endian bug in <machine/_types.h> ?

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endian bug in <machine/_types.h> ?

foo64
NDK r8c

I tracked down a nasty bug in third party code, but I think it's actually the NDK's fault. I'm posting here so someone can confirm or deny it.

<machine/_types.h> gets indirectly included from a system header (for example, from <csignal>) in one of my headers. At the bottom, there's this bit of code:

#ifdef __ARMEB__
#define _BYTE_ORDER _BIG_ENDIAN
#else
#define _BYTE_ORDER _LITTLE_ENDIAN
#endif

Since __ARMEB__ is never defined, that code sets _BYTE_ORDER = _LITTLE_ENDIAN. The only problem is that _LITTLE_ENDIAN does not exist at this point, so it's defining _BYTE_ORDER to nothing! Not the same as #undef'ing it though (this is important later)

The third party library's "types" header detects endianness like this:

#if (defined(_BYTE_ORDER) && (_BYTE_ORDER == _BIG_ENDIAN))
#define SF_BYTE_ORDER          SF_BIG_ENDIAN
#else
#define SF_BYTE_ORDER          SF_LITTLE_ENDIAN
#endif

Seems pretty straight forward. I know that Android is little endian, so I was shocked to see SF_BIG_ENDIAN being defined *most* of the time. Huh?

Here's what I think is happening: Since _BYTE_ORDER is defined as nothing and _BIG_ENDIAN doesn't exist, the preprocessor considers them to be equal. I think technically it treats them both as 0, but I could be wrong.

My current workaround is to add -D_LITTLE_ENDIAN=1234 to my GCC flags. I got the idea by looking at how <sys/endian.h> and <linux/byteorder/little_endian.h> define _LITTLE_ENDIAN as 1234. I'm not sure it's the best method, but it works.

It seems wrong to me that <machine/_types.h> uses _LITTLE_ENDIAN and _BIG_ENDIAN without defining them. It should check that they're defined, or even better, include a header that does define them.

Lastly, the correct endianness was *sometimes* detected by simply not including any system headers from a few CPP files. That way _BYTE_ORDER wasn't even defined, which caused the #else clause to evaluate in the third party header.

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Re: endian bug in <machine/_types.h> ?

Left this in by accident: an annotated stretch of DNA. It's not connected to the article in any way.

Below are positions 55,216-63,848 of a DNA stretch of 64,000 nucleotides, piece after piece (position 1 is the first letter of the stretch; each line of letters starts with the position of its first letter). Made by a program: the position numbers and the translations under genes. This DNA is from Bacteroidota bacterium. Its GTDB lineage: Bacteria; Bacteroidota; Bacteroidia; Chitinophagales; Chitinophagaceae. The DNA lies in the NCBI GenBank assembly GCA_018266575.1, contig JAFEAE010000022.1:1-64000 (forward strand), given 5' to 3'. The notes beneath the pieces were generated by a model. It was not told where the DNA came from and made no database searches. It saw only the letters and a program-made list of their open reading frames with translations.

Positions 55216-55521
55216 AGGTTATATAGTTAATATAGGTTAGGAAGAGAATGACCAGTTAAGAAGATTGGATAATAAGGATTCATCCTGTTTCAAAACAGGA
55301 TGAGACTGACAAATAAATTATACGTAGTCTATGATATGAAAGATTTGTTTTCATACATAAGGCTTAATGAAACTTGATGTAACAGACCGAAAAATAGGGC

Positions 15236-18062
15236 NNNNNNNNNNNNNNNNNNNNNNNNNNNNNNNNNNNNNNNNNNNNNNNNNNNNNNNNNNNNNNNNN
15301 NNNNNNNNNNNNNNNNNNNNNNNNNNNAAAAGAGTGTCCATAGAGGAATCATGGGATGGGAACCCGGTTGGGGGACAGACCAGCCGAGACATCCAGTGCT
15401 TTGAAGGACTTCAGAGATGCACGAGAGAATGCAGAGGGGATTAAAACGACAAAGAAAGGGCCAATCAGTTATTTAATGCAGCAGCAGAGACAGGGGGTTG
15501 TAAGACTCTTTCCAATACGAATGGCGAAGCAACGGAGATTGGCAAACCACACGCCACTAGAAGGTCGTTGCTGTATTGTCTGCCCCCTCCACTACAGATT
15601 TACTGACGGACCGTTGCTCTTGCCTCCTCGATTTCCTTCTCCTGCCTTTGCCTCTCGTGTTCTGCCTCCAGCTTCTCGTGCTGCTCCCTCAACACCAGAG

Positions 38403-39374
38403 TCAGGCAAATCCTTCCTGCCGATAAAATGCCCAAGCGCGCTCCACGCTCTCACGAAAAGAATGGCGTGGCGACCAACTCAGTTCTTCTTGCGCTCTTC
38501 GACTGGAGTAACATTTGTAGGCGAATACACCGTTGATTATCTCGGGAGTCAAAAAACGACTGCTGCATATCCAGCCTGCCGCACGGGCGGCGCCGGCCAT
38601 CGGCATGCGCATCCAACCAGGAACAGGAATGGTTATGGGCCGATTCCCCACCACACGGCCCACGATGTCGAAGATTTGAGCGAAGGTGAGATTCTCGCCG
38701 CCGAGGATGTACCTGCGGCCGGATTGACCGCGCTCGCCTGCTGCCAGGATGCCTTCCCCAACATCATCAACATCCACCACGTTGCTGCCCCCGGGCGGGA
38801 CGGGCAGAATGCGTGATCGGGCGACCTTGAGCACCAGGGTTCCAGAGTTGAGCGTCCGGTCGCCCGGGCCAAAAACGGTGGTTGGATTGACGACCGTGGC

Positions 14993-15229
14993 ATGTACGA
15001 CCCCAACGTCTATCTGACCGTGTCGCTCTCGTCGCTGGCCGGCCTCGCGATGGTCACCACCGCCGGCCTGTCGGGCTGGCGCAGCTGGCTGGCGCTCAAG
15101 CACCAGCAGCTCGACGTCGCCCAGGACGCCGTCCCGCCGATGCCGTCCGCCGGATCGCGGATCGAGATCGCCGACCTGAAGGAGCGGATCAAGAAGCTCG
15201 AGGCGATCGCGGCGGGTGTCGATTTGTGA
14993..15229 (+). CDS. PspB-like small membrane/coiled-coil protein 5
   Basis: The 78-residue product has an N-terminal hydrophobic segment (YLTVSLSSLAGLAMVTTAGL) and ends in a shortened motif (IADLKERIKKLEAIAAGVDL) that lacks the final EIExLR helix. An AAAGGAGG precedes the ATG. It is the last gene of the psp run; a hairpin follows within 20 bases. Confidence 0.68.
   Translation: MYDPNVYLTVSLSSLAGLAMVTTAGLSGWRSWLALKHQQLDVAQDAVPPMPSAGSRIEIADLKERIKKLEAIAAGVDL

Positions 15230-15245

dtx0
I have cscope installed and used "cscope -bqkR" and "cscope -d" to catalog the code and search it. Remember that we're dealing with the preprocessor and that object macros (for example) are identified and have a replacement token list, if there is one.

Here's some code that can be used to illustrate what I mean:

[HeaderA.h]
#define X Y

[HeaderB.h]
#include "HeaderA.h"
#define Y 103

[main.c]
#include <stdio.h>
#include "HeaderB.h"

#define FIRST(a) (a)
#define SECOND(X, Y) ((FIRST(X)) * (THIRD(Y)))
#define THIRD(b) (5 + (b))

int main(int argc, const char * const argv[]) {
printf("%d\n", X); /* result should be 103 */
printf("%d\n", SECOND(10, 3)); /* should be (10 * (3 + 5)) = 80 */
return (0);
}


------OUTPUT------
> 103 
> 80
>
....................................................................................................

So, despite the fact that the macro "THIRD" is defined after "SECOND", everything works out. There's no bug. Note: the simple  sample code written by me was done sloppily because my designated driver just arrived (yay, beer!).


If you look at endian.h, the following lines which are commented explain everything:

 27 /*
 28  * Generic definitions for little- and big-endian systems.  Other endianesses
 29  * has to be dealt with in the specific machine/endian.h file for that port.
 30  *
 31  * This file is meant to be included from a little- or big-endian port's
 32  * machine/endian.h after setting _BYTE_ORDER to either 1234 for little endian
 33  * or 4321 for big..
 34  */

from endian.h:

#ifndef _SYS_ENDIAN_H_
#define _SYS_ENDIAN_H_
 
#include <sys/cdefs.h> 
#include <machine/_types.h>

#define _LITTLE_ENDIAN  1234
#define _BIG_ENDIAN     4321
#define _PDP_ENDIAN     3412



On Friday, January 4, 2013 4:48:46 PM UTC-8, foo64 wrote:
NDK r8c

I tracked down a nasty bug in third party code, but I think it's actually the NDK's fault. I'm posting here so someone can confirm or deny it.

<machine/_types.h> gets indirectly included from a system header (for example, from <csignal>) in one of my headers. At the bottom, there's this bit of code:

#ifdef __ARMEB__
#define _BYTE_ORDER _BIG_ENDIAN
#else
#define _BYTE_ORDER _LITTLE_ENDIAN
#endif

Since __ARMEB__ is never defined, that code sets _BYTE_ORDER = _LITTLE_ENDIAN. The only problem is that _LITTLE_ENDIAN does not exist at this point, so it's defining _BYTE_ORDER to nothing! Not the same as #undef'ing it though (this is important later)

The third party library's "types" header detects endianness like this:

#if (defined(_BYTE_ORDER) && (_BYTE_ORDER == _BIG_ENDIAN))
#define SF_BYTE_ORDER          SF_BIG_ENDIAN
#else
#define SF_BYTE_ORDER          SF_LITTLE_ENDIAN
#endif

Seems pretty straight forward. I know that Android is little endian, so I was shocked to see SF_BIG_ENDIAN being defined *most* of the time. Huh?

Here's what I think is happening: Since _BYTE_ORDER is defined as nothing and _BIG_ENDIAN doesn't exist, the preprocessor considers them to be equal. I think technically it treats them both as 0, but I could be wrong.

My current workaround is to add -D_LITTLE_ENDIAN=1234 to my GCC flags. I got the idea by looking at how <sys/endian.h> and <linux/byteorder/little_endian.h> define _LITTLE_ENDIAN as 1234. I'm not sure it's the best method, but it works.

It seems wrong to me that <machine/_types.h> uses _LITTLE_ENDIAN and _BIG_ENDIAN without defining them. It should check that they're defined, or even better, include a header that does define them.

Lastly, the correct endianness was *sometimes* detected by simply not including any system headers from a few CPP files. That way _BYTE_ORDER wasn't even defined, which caused the #else clause to evaluate in the third party header.

--
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